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Training In Ten Minutes, Episode #8 – Collection

In this episode of the 10-Minute Trainer, we’re going to work on collection cues. Collection cues are different than turning cues; most of the time, turning cues are sufficient to let your dog know where to go next on a course. However, there are some times when you need to more specifically cue your dog to collect, or slow down. Some of the cue combinations you do with your dog on course may be causing your dog’s response to your collection cues to be dulled (or nonexistent!). In this 10-minute trainer, we’re going to take a look at whether or not you can cue and get collection. Remember, you get what you reinforce – so if you cue collection, and your dog does not give you collection as a response, and you continue on, you’ve reinforced something other than collection as a response to your collection cues!


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Chispa works through Module 1 of MJSFF

Chispa’s training continues, and it is FUN. I haven’t been posting very often here, because there hasn’t really been anything new going on EXCEPT for working through Linda Mecklenburg’s Mastering Jumping Skills: Foundation Flatwork material. Right now, Chispa and I are working through Module 1. The videos below are all of the videos you’ll see in Module 1, although only the first video has received Linda’s OK to be included in the official material. The collection recall has been reviewed by Linda; the rest have yet to be reviewed.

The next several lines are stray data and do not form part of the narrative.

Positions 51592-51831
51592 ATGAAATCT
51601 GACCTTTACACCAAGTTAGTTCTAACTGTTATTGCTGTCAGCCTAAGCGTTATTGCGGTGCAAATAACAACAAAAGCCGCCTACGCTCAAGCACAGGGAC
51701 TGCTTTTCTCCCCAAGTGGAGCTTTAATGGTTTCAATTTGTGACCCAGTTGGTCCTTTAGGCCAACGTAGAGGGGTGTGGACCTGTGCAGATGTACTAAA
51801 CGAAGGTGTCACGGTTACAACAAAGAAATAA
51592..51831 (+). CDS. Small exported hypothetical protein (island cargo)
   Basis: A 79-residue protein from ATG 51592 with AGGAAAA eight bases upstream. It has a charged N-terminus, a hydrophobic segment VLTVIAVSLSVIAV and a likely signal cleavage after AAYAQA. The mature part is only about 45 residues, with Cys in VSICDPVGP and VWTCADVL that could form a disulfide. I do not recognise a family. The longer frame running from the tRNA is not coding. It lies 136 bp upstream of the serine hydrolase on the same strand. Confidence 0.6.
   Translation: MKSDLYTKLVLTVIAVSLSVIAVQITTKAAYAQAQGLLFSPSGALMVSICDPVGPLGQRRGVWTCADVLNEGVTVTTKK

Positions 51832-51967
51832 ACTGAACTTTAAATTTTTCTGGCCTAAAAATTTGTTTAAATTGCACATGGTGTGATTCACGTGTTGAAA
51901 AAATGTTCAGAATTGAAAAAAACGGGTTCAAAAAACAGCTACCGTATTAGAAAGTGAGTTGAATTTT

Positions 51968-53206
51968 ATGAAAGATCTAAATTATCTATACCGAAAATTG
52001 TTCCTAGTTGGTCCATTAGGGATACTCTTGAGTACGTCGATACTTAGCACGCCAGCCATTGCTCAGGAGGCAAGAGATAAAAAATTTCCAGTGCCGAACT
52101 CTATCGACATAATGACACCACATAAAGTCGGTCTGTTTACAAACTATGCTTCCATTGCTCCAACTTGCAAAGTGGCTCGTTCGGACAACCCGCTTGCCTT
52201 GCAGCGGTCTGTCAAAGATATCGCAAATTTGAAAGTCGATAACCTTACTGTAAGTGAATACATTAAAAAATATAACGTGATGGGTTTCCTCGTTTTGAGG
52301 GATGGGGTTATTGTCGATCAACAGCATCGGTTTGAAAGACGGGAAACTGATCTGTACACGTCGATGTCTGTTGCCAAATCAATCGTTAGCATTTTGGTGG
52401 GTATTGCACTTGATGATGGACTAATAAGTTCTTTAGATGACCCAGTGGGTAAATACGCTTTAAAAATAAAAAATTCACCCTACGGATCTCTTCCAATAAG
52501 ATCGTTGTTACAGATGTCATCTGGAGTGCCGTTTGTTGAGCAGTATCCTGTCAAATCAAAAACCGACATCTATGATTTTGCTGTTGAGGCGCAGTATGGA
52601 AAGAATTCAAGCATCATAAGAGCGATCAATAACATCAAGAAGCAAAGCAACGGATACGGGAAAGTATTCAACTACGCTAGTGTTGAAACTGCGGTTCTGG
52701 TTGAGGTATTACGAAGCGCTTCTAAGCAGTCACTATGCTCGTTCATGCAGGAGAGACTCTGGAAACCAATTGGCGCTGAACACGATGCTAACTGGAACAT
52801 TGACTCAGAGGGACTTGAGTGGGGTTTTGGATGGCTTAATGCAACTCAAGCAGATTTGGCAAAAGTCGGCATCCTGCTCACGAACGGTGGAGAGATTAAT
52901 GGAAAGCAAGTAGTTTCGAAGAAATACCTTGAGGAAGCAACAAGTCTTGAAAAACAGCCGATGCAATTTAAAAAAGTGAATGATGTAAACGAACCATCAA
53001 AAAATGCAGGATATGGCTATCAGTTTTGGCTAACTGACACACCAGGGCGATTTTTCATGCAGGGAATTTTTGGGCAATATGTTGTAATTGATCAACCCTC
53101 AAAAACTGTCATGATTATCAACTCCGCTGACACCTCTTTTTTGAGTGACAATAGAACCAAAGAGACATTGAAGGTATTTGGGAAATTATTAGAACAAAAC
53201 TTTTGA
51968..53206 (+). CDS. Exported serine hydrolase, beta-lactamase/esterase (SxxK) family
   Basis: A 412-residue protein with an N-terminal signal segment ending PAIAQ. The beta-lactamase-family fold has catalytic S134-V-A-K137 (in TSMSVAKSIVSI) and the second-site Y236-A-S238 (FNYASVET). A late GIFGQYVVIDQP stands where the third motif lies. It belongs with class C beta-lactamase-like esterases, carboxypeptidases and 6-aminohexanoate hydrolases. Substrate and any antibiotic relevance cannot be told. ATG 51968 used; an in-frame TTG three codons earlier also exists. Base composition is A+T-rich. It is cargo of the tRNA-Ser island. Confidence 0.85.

We’re also continuing our running contact training, and Chispa is now on a full height dogwalk. She’s not completely confident on it yet so we’re just doing the down ramp for now, taking it easy. I switched from my lower wood dogwalk to the full height aluminum dogwalk, mostly because I was tired of hauling the wood dogwalk around on PVC legs. The aluminum dogwalk is a couple feet higher from where we were, and, because each plank is hinged in the middle, it’s noisy and a bit bouncy. So,  until Chispa is ok with those things, I won’t be asking for much speed, just understanding and confidence. I continue to be amused and proud that my own methods using the Treat and Train have been adopted by Europeans and are spreading; it’s nice to see people actually training their dogs instead of just throwing toys. Admittedly, it seemed to work for some, but I think the vast majority of dogs will learn better when the differential reinforcement is greater, and when they’re thinking about what they’re doing, for the food, rather than a thrown toy.

In any case, here are the videos!

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